The significance of this achievement is profound, as the Falcon 9 not only blasted off in to space, but it achieved orbit (launching 11 ORBCOMM satellites in the process) at a height of 200km. Jeff Bezos’ Blue Origin completed a vertical landing of its BE-3 rocket engine last month, but that rocket didn’t travel as high or as fast as the Falcon 9 -- more importantly, it never achieved orbit.
Previously, rockets were a one-way proposition; once launched into space, they were irreparably damaged, making them unsuitable for another launch. But if SpaceX can perfect its reusable rockets -- which could theoretically launch a payload into space, land safely back to Earth, refuel, and then launch again within hours or days -- it could revolutionize the way we ferry not only cargo, but humans into space.
The Falcon 9 reportedly costs SpaceX $16 million to manufacture, and we could imagine estimates in the same ballpark for competing rockets used to deliver payloads into space. However, SpaceX CEO Elon Musk says that the fuel required to put the Falcon 9 into orbit only costs around $200,000. If SpaceX can get away with repeated launches of a single $16 million rocket with $200,000 refueling costs (with some added expenses thrown in for retrofits and component wear and tear over time), SpaceX will have a huge advantage over its competition which is sinking millions upon millions into new rockets for each and every launch.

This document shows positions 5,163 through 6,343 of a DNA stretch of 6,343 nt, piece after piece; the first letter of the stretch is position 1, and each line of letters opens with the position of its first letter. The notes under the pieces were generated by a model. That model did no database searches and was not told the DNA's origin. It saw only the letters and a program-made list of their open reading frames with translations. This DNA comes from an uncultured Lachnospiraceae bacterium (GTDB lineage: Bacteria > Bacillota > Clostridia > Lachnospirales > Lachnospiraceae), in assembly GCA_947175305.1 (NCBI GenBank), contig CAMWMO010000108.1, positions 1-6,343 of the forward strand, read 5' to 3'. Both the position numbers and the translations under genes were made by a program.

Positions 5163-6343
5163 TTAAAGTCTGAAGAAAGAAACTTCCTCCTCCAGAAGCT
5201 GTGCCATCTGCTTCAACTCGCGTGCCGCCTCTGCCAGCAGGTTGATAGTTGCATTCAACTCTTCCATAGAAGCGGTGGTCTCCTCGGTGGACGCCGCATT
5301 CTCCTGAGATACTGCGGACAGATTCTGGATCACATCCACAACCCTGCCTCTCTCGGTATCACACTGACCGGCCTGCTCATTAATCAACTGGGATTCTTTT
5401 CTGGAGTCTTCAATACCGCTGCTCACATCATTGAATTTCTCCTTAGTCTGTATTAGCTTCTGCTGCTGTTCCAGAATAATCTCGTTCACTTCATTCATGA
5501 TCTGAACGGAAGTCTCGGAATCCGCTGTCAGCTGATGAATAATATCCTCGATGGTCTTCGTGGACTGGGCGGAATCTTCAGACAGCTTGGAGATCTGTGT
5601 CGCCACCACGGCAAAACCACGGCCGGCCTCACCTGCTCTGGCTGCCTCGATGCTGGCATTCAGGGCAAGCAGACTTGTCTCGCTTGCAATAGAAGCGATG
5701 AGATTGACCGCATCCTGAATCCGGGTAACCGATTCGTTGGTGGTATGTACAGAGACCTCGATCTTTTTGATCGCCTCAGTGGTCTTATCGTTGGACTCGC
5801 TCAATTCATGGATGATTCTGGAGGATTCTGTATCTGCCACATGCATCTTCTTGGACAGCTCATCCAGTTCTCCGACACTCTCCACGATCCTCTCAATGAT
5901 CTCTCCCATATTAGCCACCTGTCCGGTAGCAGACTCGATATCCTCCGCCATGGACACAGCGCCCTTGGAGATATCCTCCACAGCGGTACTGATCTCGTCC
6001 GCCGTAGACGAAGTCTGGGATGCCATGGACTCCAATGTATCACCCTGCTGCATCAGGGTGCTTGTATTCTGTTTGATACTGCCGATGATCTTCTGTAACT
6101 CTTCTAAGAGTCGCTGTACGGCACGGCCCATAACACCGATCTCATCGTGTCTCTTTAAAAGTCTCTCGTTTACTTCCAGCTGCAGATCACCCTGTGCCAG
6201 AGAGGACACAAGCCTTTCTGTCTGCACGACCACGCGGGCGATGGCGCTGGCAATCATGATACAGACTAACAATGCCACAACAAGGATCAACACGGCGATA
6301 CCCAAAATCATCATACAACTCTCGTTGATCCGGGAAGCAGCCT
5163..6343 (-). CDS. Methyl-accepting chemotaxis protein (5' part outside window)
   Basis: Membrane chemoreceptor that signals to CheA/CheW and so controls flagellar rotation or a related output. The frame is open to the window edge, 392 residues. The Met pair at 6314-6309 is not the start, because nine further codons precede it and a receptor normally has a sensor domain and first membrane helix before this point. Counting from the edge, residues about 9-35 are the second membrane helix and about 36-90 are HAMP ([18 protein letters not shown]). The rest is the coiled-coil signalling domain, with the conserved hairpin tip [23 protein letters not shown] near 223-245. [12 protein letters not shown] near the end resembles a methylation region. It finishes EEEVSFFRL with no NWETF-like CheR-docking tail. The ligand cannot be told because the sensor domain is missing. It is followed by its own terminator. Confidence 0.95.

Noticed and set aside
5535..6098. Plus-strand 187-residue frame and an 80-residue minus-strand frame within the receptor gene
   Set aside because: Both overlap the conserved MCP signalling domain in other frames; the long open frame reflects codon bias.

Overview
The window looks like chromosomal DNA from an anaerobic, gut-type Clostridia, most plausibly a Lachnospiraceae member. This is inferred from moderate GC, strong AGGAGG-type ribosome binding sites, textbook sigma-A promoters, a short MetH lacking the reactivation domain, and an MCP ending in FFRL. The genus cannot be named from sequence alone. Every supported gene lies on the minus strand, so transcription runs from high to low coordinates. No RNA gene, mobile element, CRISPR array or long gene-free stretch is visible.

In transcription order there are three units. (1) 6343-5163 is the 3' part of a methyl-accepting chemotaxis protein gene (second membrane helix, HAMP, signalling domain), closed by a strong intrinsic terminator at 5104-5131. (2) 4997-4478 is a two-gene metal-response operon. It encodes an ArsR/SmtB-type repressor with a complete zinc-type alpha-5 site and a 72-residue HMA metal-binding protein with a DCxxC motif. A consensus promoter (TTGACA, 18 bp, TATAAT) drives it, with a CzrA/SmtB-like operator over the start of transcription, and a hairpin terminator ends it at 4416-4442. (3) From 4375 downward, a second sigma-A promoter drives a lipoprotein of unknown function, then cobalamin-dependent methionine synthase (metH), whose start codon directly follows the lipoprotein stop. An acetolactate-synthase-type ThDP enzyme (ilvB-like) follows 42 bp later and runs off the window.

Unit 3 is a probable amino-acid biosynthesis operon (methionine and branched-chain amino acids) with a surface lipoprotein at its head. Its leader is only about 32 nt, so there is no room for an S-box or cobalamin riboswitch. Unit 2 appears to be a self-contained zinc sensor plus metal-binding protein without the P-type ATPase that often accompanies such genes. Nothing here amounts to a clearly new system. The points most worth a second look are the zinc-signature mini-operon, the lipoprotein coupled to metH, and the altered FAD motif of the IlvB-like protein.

While the previous [failed] landings used a standard Falcon 9 rocket, tonight’s launch used a Falcon 9 v1.1 Full Thrust (also known as Falcon 9 v1.2). It features a revamped Merlon 1D engine that provides more thrust and increased structural “reusability” for repeat launches.
“What we're also doing is modifying the structure a little bit. I want to be building only two versions, or two cores in my factory, any more than that would not be great from a customer perspective,” said SpaceX President Gwynne Shotwell back in March. “It's about a 30% increase in performance, maybe a little more.”
This is just the beginning of a new space race that is now consuming the tech greats of Silicon Valley. You have upstarts like SpaceX and Blue Origin looking to do things that the good ‘ol boy network of defense suppliers has yet to achieve with their vastly superior bank accounts and lobbying support. The future of space travel looks bright, and we have companies like SpaceX to thank for pushing the envelope.